THE history of moral philosophy is a history of disagreement, but on one point there has been virtual unanimity: It would be absurd to suggest that we should do what we couldn’t possibly do.
This principle — that “ought” implies “can,” that our moral obligations can’t exceed our abilities — played a central role in the work of Immanuel Kant and has been widely accepted since. Indeed, the idea seems self-evidently true, much as “bachelor” implies “man.”
Suppose that you and a friend are both up for the same job in another city. She interviewed last weekend, and your flight for the interview is this evening. Your car is in the shop, though, so your friend promises to drive you to the airport. But on the way, her car breaks down — the gas tank is leaking — so you miss your flight and don’t get the job.
Would it make any sense to tell your friend, stranded at the side of the road, that she ought to drive you to the airport? The answer seems to be an obvious no (after all, she can’t drive you), and most philosophers treat this as all the confirmation they need for the principle.
Suppose, however, that the situation is slightly different. What if your friend intentionally punctures her own gas tank to make sure that you miss the flight and she gets the job? In this case, it makes perfect sense to insist that your friend still has an obligation to drive you to the airport. In other words, we might indeed say that someone ought to do what she can’t — if we’re blaming her….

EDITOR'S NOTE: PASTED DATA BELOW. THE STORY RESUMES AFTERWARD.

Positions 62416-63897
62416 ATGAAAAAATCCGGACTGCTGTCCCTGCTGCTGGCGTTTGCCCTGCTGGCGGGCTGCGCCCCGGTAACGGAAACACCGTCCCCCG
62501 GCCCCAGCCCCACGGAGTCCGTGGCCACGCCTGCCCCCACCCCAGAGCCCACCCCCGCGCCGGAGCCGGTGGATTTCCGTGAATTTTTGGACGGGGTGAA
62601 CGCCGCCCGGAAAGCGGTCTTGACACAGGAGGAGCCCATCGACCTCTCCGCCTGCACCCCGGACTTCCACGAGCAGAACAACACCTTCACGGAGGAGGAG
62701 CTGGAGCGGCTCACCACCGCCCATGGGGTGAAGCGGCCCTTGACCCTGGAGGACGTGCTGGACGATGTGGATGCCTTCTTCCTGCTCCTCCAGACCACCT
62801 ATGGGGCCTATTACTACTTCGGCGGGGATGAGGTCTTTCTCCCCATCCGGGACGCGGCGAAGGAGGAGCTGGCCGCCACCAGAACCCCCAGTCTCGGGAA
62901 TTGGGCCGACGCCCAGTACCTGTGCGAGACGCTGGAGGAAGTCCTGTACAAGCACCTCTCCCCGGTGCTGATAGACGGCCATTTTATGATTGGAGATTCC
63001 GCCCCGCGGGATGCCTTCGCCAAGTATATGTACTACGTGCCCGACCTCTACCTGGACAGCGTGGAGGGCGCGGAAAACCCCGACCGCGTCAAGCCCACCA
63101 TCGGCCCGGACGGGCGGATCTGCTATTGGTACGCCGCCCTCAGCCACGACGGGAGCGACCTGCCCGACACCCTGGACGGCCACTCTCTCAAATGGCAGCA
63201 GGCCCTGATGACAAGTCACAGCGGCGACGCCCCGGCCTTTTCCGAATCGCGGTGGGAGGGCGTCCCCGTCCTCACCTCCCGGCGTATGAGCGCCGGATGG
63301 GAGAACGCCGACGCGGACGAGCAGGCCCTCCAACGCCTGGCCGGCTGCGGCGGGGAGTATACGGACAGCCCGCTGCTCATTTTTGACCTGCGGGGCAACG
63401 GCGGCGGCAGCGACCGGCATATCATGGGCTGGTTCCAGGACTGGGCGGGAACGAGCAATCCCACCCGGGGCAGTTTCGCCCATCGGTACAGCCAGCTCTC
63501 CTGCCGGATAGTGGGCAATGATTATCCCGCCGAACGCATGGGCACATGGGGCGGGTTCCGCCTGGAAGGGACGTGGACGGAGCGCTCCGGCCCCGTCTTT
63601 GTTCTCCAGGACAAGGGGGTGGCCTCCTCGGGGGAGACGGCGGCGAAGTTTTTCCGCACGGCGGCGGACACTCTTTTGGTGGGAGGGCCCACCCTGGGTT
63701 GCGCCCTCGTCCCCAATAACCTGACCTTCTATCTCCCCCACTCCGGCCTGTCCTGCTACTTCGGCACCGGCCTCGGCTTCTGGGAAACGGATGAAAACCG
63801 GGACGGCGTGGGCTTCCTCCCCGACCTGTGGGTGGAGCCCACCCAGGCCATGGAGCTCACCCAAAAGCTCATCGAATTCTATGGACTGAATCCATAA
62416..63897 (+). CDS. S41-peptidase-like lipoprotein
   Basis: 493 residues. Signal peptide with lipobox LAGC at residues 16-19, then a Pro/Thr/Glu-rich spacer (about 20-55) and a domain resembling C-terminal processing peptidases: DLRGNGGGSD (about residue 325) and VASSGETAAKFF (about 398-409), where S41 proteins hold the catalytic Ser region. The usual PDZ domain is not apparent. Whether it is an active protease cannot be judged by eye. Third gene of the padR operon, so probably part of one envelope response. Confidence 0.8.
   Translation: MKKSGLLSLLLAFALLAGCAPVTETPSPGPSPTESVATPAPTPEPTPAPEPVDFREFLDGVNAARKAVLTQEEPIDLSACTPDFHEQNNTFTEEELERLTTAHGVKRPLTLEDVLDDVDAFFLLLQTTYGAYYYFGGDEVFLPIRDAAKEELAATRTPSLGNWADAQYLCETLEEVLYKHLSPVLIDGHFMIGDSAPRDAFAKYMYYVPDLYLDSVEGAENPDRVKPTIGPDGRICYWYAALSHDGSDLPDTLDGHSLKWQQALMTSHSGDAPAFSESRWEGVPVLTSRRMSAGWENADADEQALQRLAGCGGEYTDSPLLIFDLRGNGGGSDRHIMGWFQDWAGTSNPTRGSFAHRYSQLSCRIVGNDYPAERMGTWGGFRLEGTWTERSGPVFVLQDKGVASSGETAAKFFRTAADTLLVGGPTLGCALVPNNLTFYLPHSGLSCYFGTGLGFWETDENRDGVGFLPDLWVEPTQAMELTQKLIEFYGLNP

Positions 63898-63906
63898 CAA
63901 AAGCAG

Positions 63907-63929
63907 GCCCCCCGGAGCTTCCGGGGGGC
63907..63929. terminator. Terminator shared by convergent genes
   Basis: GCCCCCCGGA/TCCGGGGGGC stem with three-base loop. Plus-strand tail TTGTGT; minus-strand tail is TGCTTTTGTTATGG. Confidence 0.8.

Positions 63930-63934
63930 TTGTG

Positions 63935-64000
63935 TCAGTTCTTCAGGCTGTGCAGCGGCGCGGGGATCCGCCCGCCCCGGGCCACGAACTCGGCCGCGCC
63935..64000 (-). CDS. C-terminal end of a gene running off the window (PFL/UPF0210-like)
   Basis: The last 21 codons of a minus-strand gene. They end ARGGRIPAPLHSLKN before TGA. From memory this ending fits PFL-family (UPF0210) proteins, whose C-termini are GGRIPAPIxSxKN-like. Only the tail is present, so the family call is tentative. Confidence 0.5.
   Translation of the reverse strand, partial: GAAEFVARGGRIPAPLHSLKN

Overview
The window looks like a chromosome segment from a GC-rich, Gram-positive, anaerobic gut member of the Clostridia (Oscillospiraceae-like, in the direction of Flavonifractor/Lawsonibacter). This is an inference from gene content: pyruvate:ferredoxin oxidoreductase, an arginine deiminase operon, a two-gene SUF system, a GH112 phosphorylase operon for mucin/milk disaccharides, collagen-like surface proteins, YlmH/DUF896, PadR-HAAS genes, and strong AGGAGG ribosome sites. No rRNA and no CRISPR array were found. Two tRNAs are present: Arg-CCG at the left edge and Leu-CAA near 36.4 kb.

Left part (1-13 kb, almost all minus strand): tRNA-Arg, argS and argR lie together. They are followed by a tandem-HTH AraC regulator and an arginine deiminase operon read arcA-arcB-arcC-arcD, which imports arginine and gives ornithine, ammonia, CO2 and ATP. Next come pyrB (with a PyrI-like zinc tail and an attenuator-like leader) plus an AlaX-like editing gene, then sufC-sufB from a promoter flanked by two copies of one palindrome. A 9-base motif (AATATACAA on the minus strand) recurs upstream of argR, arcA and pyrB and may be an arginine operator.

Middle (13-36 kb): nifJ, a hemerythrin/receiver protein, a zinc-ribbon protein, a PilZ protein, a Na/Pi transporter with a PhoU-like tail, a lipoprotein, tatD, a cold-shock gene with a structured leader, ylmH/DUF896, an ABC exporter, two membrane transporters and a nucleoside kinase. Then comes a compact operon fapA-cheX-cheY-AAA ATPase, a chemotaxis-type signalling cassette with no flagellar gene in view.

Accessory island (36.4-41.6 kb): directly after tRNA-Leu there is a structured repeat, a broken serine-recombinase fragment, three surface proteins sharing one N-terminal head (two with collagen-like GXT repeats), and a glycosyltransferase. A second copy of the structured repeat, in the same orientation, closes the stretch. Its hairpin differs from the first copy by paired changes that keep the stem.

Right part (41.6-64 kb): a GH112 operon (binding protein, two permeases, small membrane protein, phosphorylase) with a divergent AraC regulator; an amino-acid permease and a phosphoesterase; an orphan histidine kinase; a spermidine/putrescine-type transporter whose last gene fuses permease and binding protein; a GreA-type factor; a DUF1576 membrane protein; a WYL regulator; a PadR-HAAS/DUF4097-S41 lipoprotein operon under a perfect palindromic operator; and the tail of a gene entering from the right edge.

“Ought” judgments depended largely on concerns about blame, not ability. With stories like the one above, in which a friend intentionally sabotages you, 60 percent of our participants said that the obligation still held — your friend still ought to drive you to the airport. But with stories in which the inability to help was accidental, the obligation all but disappeared. Now, only 31 percent of our participants said your friend still ought to drive you.
Professor Sinnott-Armstrong’s unorthodox intuition turns out to be shared by hundreds of nonphilosophers. So who is right? The vast majority of philosophers, or our participants?…
Even when we say that someone has no obligation to keep a promise (as with your friend whose car accidentally breaks down), it seems we’re saying it not because she’s unable to do it, but because we don’t want to unfairly blame her for not keeping it. Again, concerns about blame, not about ability, dictate how we understand obligation.
So here we face the other possibility, one less flattering to most moral philosophers: It’s their moral judgments that are distorted.
In the last decade or so, the “experimental philosophy” movement has argued for greater use of empirical science to inform and shape the discussion of philosophical problems. We agree: Philosophers ought to pay more attention to their colleagues in the psychology department (even if they can’t).
From The NYTimes
While this one study alone doesn’t refute Kant, our research joins a recent salvo of experimentalwork targeting the principle that “ought” implies “can.” At the very least, philosophers can no longer treat this principle as obviously true.
It is often thought that judgments about what we ought to do are limited by judgments about what we can do, or that “ought implies can.” We conducted eight experiments to test the link between a range of moral requirements and abilities in ordinary moral evaluations. Together these results demonstrate that commonsense morality rejects the “ought implies can” principle for moral requirements, and that judgments about moral obligation are made independently of considerations about ability. By contrast, judgments of blame were highly sensitive to considerations about ability (Experiment 8), which suggests that commonsense morality might accept a “blame implies can” principle.